9 Conditions fought for and won by PSA members in the NSW public service, like annual leave loading, shift work entitlements, parental leave, family and community services leave, are at risk of being lost by the O’Farrell Government’s attacks on the public service. This gives us an indication of what TAFE may be looking to strip away during next round of negotiations. Your union is committed to retaining and improving, where possible, the conditions and wages of TAFE workers.

10 ENTERPRISE BARGAINING AND CAMPAIGNING In 2013 the CPSU will commence negotiating your second Enterprise Agreement on behalf of all members. These notes are the first step in our campaigning. We will also:  Conduct ‘lunch and learns’ across workplaces about specific aspects of your Agreement;  Provide videos on the “Our TAFE” website (www.ourtafe.org.au) as additional information about specific aspects of your Agreement; andwww.ourtafe.org.au  Commence a ‘listening campaign’ as the first step in developing a ‘log of claims’ to present to TAFE management in the early stages of bargaining.

11 WHAT DOES MY ENTERPRISE AGREEMENT CONTAIN AND REPLACE? Contains:  All rights and entitlements about your employment at TAFE NSW  Salaries, rates of pay, incremental progression Replaces some 50 different awards, including: Crown Employees (NSW TAFE Commission – Administrative and Support Staff Conditions of Employment) Award 2005; Crown Employees (Trades Assistants) Award; Crown Employees (Transferred Employees Compensation) Award; Crown Employees (Librarians, Library Assistants, Library Technicians and Archivists) Award 2008; and

12 Your Agreement replaces all of your existing entitlements such as determinations and agreements, for example, the Daylight Equivalent Hours Agreement. It does not replace existing TAFE NSW policies, agreed statements of duties or position descriptions, however when there is a conflict between a policy and the Enterprise Agreement, the Enterprise Agreement overrides any policy.

13 HOW DO I READ MY ENTERPRISE AGREEMENT Your Agreement is divided into a number of sections. More than one section will contain your conditions. Importantly, it contains a series of undertakings, which are found at the beginning of the Agreement. These undertakings are enforceable and should be read as a part of the Agreement.

14 HOW DO I READ MY ENTERPRISE AGREEMENT Section 1: Application and Operation  This section describes :  Which employees are covered by the Agreement ;  How long the Agreement applies;  A dictionary of commonly used terms in the Agreement;  Dispute resolution procedures;  Flexibility arrangements;  Consultation arrangements; and  Management of conduct and performance. This section applies to all staff. Clauses 1-9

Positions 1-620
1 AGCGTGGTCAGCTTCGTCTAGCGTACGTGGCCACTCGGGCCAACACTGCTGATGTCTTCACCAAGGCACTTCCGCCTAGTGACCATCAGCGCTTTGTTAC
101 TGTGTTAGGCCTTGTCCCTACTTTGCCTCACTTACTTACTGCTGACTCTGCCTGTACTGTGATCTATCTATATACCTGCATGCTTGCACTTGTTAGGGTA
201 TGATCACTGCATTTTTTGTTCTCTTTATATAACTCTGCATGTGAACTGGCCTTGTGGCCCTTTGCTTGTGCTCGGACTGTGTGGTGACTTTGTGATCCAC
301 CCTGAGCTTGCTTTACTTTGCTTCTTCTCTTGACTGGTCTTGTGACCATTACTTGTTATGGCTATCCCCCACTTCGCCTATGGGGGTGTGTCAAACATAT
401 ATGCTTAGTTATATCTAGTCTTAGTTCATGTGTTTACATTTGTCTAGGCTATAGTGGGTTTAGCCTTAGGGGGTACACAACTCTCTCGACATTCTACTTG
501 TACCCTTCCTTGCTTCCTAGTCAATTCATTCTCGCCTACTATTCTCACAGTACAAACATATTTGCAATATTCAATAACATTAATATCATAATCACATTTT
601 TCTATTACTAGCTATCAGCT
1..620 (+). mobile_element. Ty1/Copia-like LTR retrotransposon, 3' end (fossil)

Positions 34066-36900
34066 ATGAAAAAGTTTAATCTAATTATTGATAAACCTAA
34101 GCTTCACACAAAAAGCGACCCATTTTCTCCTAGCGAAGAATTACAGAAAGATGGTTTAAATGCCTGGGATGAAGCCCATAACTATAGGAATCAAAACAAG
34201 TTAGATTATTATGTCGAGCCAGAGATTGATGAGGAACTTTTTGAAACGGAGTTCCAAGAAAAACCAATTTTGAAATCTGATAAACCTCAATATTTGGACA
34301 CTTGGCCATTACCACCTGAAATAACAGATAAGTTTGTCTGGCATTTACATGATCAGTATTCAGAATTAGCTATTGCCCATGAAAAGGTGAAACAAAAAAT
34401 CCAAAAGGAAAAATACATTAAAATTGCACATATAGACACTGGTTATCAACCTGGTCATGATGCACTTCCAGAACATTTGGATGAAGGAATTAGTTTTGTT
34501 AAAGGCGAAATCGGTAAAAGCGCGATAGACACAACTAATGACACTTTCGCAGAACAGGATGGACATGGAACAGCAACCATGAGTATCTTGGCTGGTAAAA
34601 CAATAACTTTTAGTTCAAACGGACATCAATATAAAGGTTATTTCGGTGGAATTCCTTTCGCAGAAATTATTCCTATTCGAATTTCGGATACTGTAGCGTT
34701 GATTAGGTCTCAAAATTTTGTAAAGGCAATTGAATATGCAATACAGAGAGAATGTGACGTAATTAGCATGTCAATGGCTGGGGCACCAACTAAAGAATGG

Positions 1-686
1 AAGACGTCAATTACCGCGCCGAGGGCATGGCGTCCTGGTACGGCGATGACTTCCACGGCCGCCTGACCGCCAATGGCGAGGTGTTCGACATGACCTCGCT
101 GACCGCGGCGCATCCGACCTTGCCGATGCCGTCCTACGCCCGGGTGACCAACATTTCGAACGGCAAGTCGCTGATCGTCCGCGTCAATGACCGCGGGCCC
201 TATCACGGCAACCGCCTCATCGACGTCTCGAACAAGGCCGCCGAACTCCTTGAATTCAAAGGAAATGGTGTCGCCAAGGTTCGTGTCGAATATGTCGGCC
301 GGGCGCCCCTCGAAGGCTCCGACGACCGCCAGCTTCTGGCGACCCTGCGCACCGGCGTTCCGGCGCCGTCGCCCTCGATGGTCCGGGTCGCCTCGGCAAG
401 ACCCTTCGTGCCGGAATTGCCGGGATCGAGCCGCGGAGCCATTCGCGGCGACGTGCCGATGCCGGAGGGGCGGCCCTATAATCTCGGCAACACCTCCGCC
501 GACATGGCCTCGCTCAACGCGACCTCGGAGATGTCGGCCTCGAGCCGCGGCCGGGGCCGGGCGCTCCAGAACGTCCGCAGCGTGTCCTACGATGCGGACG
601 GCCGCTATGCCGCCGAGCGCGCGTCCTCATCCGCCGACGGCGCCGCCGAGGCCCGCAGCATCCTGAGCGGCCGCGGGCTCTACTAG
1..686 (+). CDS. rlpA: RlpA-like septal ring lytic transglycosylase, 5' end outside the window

15 HOW DO I READ MY ENTERPRISE AGREEMENT (CONT) Section 2: Employment Arrangements This section describes:  Who is covered by the section;  Payment of salaries and wages;  Types of employment and the conditions relating to each type;  Promotion appeals;  Clauses relating to part-time, temporary and casual employees and school-based apprentices;  Ordinary weekly hours by classification; and  General conditions relating to working hours, overtime and shift allowances. This section applies to all staff. Clauses 10-22

16 HOW DO I READ MY ENTERPRISE AGREEMENT (CONT) Section 3 – General Conditions This section describes the day to day arrangements about your work. It contains information about: Work, health and safety, including personal protective clothing/equipment; Salaries, rates of pay, incremental progression, salary packaging and allowances; Union-related clauses, such as deduction of fees and specific information about the rights of union members and delegates; Leave conditions and entitlements, including annual leave, extended/long service leave, family and community service leave, lactation breaks, leave for matters arising from domestic violence, leave without pay, parental leave, personal carers leave, purchased leave, sick leave, special leave and study leave. This sections applies to all staff. Clauses 23-64